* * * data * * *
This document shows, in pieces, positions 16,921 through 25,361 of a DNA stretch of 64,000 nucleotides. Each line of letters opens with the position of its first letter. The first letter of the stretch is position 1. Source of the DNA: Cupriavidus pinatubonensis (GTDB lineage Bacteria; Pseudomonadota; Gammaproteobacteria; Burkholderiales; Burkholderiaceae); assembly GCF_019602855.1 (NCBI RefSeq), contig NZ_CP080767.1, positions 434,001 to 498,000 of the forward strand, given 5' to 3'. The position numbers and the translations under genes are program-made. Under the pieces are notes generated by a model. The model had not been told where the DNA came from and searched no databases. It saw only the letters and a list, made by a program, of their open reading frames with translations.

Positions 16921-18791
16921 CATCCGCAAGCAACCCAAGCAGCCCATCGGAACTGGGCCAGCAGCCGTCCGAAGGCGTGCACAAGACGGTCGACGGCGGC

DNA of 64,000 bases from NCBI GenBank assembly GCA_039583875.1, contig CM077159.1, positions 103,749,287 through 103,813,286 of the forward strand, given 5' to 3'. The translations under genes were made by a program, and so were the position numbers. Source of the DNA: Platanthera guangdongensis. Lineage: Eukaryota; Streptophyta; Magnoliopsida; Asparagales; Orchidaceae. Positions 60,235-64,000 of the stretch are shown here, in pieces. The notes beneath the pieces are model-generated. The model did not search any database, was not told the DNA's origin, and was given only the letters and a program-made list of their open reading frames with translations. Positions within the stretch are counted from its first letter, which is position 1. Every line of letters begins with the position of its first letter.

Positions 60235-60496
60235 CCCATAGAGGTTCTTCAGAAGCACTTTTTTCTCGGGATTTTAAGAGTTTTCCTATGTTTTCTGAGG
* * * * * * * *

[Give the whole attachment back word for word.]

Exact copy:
This document shows, in pieces, positions 16,921 through 25,361 of a DNA stretch of 64,000 nucleotides. Each line of letters opens with the position of its first letter. The first letter of the stretch is position 1. Source of the DNA: Cupriavidus pinatubonensis (GTDB lineage Bacteria; Pseudomonadota; Gammaproteobacteria; Burkholderiales; Burkholderiaceae); assembly GCF_019602855.1 (NCBI RefSeq), contig NZ_CP080767.1, positions 434,001 to 498,000 of the forward strand, given 5' to 3'. The position numbers and the translations under genes are program-made. Under the pieces are notes generated by a model. The model had not been told where the DNA came from and searched no databases. It saw only the letters and a list, made by a program, of their open reading frames with translations.

Positions 16921-18791
16921 CATCCGCAAGCAACCCAAGCAGCCCATCGGAACTGGGCCAGCAGCCGTCCGAAGGCGTGCACAAGACGGTCGACGGCGGC

DNA of 64,000 bases from NCBI GenBank assembly GCA_039583875.1, contig CM077159.1, positions 103,749,287 through 103,813,286 of the forward strand, given 5' to 3'. The translations under genes were made by a program, and so were the position numbers. Source of the DNA: Platanthera guangdongensis. Lineage: Eukaryota; Streptophyta; Magnoliopsida; Asparagales; Orchidaceae. Positions 60,235-64,000 of the stretch are shown here, in pieces. The notes beneath the pieces are model-generated. The model did not search any database, was not told the DNA's origin, and was given only the letters and a program-made list of their open reading frames with translations. Positions within the stretch are counted from its first letter, which is position 1. Every line of letters begins with the position of its first letter.

Positions 60235-60496
60235 CCCATAGAGGTTCTTCAGAAGCACTTTTTTCTCGGGATTTTAAGAGTTTTCCTATGTTTTCTGAGG